Mack Collier (The Viral Garden), Kami Huyse (Principl, My PR Pro), Mario Sundar (Community Evangelist, LinkedIn), Lionel Menchaca (Dell)
The Dell blog was first conceived in April 2006 and Michael Dell himself was involved. 48% of the commentary about Dell was negative, and something had to be addressed. Michael Dell has been supportive of what Menchaca and the team has been doing. The Dell blog currently receives 1 million pageviews per week.
LinkedIn’s blog was started 8 months ago, also to have a two-way conversation with users. User education was the primary goal.
Huyse observes that the two blogs were started after a problem was perceived. So we should ask, What are my consumers’ needs. Still, even after launching corporate blogs they’re trying to figure things out. We have to look at what people use - like Twitter or Facebook.
There are ways to measure users’ reactions.
- The number of responses in the Blogosphere. But it must be compared with rivals. You may get 100 comments but your rival could have 500.
- Tonality of the comments.
- Survey. More ‘old school’ but it helps you make decisions.
- Focus groups.
Basically, find out what your communities want, and deliver it.
Menchaca elaborates on Dell’s Ideastorm. The first step is listening, the second step, analysing and the third step, taking action. This is the core of any social media Dell undertakes. Ideastorm is a mix between a message board and Digg.com. Any user can log in and contribute ideas on how Dell can improve on something. The community itself votes the idea up or down. It’s solely community-driven; Dell is not involved.
Then the core team looks at the top ideas and looks at how they can be incorporated into the business. Ideastorm has over 600,000 comments so far.
LinkedIn enabled ideas to be contributed by users.
Their three goals:
- User education. LinkedIn created product demos to show how features could be used, and what were their benefits.
- Customer support.
- Corporate information. They wanted users to get information directly from LinkedIn rather than from gossip blogs.
Sundar uses social media tools like Twitter to monitor their users. For example, Steve Rubel once had a problem with LinkedIn. Within an hour, Sundar had taken action and fixed the problem. Without such social media tools, LinkedIn would not know of these issues —> presumably, if the users didn’t bother to lodge a complain through the formal channels.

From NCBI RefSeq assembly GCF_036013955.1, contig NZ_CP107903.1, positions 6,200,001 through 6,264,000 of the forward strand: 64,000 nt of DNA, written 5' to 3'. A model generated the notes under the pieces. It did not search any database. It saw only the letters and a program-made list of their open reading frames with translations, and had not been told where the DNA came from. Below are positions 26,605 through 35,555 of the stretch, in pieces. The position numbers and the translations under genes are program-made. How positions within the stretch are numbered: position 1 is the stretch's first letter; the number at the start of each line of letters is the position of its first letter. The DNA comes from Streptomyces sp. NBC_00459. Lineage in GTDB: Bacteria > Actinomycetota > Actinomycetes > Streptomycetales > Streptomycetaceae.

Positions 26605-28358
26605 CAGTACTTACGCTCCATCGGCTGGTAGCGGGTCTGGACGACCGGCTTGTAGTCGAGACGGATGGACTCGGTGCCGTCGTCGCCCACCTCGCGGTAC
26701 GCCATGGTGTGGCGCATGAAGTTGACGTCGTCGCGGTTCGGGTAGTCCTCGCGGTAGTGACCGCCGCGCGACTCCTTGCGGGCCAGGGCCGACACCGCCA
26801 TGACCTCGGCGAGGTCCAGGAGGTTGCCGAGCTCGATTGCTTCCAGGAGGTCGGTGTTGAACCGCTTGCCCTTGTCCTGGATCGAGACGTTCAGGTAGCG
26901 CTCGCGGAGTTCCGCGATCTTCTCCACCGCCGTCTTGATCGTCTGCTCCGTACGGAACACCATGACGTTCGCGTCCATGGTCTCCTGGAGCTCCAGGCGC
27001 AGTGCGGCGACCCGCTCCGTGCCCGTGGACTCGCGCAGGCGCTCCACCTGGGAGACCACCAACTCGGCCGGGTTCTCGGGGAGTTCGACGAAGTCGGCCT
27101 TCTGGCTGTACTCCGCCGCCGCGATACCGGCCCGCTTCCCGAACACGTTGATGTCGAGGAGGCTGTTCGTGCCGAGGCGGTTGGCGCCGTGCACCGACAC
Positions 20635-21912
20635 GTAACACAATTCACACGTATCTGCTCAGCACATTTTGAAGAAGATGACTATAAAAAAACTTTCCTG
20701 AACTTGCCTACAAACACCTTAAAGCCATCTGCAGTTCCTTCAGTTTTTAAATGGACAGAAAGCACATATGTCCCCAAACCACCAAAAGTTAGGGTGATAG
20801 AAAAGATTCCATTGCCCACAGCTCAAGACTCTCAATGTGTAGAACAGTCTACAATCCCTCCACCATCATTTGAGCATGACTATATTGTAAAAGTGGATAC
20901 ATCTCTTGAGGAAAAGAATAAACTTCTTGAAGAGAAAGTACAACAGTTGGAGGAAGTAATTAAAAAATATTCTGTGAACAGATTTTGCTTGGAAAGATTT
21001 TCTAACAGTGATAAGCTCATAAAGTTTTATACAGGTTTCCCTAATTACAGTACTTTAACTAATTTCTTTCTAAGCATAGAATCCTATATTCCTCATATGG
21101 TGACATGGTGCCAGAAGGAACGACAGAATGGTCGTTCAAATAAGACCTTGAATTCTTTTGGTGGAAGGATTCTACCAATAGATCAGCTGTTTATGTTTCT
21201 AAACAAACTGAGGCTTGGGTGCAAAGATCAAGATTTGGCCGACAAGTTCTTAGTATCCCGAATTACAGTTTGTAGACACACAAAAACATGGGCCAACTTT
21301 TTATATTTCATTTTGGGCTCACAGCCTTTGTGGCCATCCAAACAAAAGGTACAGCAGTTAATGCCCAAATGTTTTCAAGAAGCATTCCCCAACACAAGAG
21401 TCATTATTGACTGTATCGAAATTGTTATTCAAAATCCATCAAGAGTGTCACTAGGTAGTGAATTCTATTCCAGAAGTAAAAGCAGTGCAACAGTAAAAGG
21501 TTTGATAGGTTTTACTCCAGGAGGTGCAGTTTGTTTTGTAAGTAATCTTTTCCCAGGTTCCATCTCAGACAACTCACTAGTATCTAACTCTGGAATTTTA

Menchaca cites examples of how Dell has also addressed major issues like the battery recall. He looks back at how Dell has progressed from phone support, to email support, to chat support and now, social media. It can be used to change perceptions. There’s nothing but your customer at one end, and you at the other end fixing the problem.
Importantly, Dell empowers its employees to apologise! There is real power as it humanises a big corporation. Also, the blog team is passionate about what they do. Once this momentum is going, it convinces more sceptical people to change their mindsets. Also, he re-iterates Michael Dell’s support for this.
Sundar describes Dell’s experience as ‘The Gold Standard’. He suggests using a Wiki as a product database and to help resolve issues. In addition, blogs can be a quick response tool for your users.
Huyse notes that the user will expect more as companies give more. Menchaca says blogs are here to stay. The purpose of a blog is to facilitate a two-way discussion. From a corporate perspective, that’s certainly relevant. One key plan for them in future is internal collaboration, like having a forum that pools ideas from the blogs. He tells Sundar he is in fact looking at a wiki. Dell still relies on using emails for tracking, which isn’t optimal.
Gal was a personal blogger and has now been hired by Microsoft to blog professionally. How can she manage having two different ‘personas’ online? Sundar takes this question. He too has a personal blog and admits this has suffered as there is only so much he can handle. But he advises not to neglect the personal brand.
Another lady asks how Dell integrates all customer feedback. Menchaca says Dell has an internal system to do so; it’s not publicly available.
Third lady asks if users’ feedback only matters if they’re online in the first place. [Didn’t quite catch the gist of her question, please correct me if I’m mistaken] Sundar notes that LinkedIn’s users must be online.
Guy asks about corporations’ fears in receiving comments. Sundar advice: Put ourselves in their shoes. If we had a personal blog and got flamed on it, how would we feel? Menchaca adds that they’ve asked themselves, why put up negative things about Dell which their competitors can see? The point is to bring up points to facilitate a conversation. Soon after launching the Dell blog in July 2006 he posted news of the Dell laptops exploding and linked to it. He received lots of calls and emails asking him what he was doing. His response was that people were talking about it elsewhere and it had to be addressed —> what better place than on Dell’s blog?
My verdict: A pretty good panel - frank and helpful.
Technorati tags: corporate blogging, Dell, LinkedIn, SXSW